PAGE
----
Another use for trolls was in creation of pearly white ioun stones, allegedly. It was believed that an enslaved troll soul was used in creation of this particular type of a regenerative ioun stone.[28]


The origin of trolls was uncertain. However, if the trolls' legends were true that they originated from a number of daughters of Vaprak,[9] and if it was true that Vaprak was a son of Annam through the magical rape of an ogress enchantress,[29] then trolls were indeed descended from Annam All-Father as were other giants. The trolls also believed that they descended from a dark and primal Earth Mother.[9]

Notable Trolls[]



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External Links[]



  1. 1.0 1.1 1.2 1.3 1.4 1.5 1.6 1.7 Mike Mearls, Jeremy Crawford, Christopher Perkins (2014-09-30). Monster Manual 5th edition. Edited by Scott Fitzgerald Gray. (Wizards of the Coast), p. 291. ISBN 978-0786965614.
  2. 2.0 2.1 Mike Mearls, Stephen Schubert, James Wyatt (June 2008). Monster Manual 4th edition. (Wizards of the Coast), pp. 254–255. ISBN 978-0-7869-4852-9.
  3. 3.0 3.1 3.2 3.3 3.4 3.5 3.6 3.7 3.8 Skip Williams, Jonathan Tweet, Monte Cook (July 2003). Monster Manual v.3.5. (Wizards of the Coast), pp. 247–248. ISBN 0-7869-2893-X.
  4. Doug Stewart (June 1993). Monstrous Manual. (TSR, Inc), p. 349. ISBN 1-5607-6619-0.
  5. Gary Gygax (December 1977). Monster Manual, 1st edition. (TSR, Inc), p. 97. ISBN 0-935696-00-8.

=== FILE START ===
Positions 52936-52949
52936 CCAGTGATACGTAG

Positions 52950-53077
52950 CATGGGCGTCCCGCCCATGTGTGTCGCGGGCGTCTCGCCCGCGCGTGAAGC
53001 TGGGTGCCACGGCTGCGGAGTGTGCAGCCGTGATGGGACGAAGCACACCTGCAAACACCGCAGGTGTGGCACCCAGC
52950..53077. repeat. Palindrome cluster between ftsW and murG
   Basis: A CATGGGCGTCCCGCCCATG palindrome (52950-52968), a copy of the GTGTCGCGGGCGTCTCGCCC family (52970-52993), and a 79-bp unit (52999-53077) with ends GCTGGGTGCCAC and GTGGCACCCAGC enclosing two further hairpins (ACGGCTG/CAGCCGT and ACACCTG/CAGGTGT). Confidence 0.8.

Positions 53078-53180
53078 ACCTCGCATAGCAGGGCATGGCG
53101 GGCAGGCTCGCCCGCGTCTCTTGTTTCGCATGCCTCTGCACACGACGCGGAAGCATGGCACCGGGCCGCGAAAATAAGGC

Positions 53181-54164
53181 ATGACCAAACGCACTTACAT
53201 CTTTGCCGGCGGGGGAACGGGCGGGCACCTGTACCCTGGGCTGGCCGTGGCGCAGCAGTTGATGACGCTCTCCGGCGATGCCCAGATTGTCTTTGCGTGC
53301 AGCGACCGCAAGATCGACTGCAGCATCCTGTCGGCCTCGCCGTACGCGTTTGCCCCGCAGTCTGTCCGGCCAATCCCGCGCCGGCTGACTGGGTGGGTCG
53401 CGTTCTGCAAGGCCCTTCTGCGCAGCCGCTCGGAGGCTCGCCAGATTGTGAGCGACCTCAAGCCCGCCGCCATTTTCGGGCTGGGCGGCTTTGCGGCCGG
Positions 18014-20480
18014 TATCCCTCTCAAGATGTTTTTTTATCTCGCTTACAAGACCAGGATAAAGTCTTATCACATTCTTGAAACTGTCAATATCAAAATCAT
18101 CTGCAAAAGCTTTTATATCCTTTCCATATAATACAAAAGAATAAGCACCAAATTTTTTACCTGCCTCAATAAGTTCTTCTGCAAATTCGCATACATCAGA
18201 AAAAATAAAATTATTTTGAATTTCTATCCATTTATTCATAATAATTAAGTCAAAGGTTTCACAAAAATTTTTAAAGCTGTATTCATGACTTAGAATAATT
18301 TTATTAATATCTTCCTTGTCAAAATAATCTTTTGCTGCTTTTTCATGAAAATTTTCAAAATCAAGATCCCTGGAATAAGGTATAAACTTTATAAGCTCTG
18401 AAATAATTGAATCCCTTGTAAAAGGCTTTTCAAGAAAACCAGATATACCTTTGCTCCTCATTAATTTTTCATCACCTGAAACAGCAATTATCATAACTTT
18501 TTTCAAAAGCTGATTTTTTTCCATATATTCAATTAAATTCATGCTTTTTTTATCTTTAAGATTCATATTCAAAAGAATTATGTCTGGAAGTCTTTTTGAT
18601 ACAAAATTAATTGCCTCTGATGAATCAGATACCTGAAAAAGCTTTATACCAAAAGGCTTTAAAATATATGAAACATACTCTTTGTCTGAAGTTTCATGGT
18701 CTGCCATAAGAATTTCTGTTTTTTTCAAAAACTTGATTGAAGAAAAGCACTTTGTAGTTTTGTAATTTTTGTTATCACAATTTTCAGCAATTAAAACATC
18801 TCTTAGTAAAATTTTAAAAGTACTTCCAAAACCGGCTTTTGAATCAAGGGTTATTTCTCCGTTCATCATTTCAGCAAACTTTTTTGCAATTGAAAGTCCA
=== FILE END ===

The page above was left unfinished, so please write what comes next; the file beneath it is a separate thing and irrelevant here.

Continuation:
6. 6.0 6.1 6.2 6.3 6.4 6.5 Skip Williams, Jonathan Tweet and Monte Cook (October 2000). Monster Manual 3rd edition. (Wizards of the Coast), p. 180. ISBN 0-7869-1552-1.
  7. 7.00 7.01 7.02 7.03 7.04 7.05 7.06 7.07 7.08 7.09 7.10 7.11 Doug Stewart (June 1993). Monstrous Manual. (TSR, Inc), p. 349. ISBN 1-5607-6619-0.
  8. 8.0 8.1 8.2 8.3 8.4 8.5 Mike Mearls, Stephen Schubert, James Wyatt (June 2008). Monster Manual 4th edition. (Wizards of the Coast), p. 254. ISBN 978-0-7869-4852-9.
  9. 9.0 9.1 9.2 9.3 Paul Leach (November 2002). “Malignant Growth: The Ecology of the Troll”. In Jesse Decker ed. Dragon #301 (Paizo Publishing, LLC), p. 64.
  10. 10.0 10.1 10.2 10.3 Paul Leach (November 2002). “Malignant Growth: The Ecology of the Troll”. In Jesse Decker ed. Dragon #301 (Paizo Publishing, LLC), p. 42.
  11. Ed Greenwood (August 2006). Swords of Eveningstar. (Wizards of the Coast), chap. 13, p. 149. ISBN 978-0-7869-4022-6.
  12. Alec Baclawski (November 1993). “The Dragon's Bestiary: Those terrible trolls”. In Kim Mohan ed. Dragon #199 (TSR, Inc.), p. 199.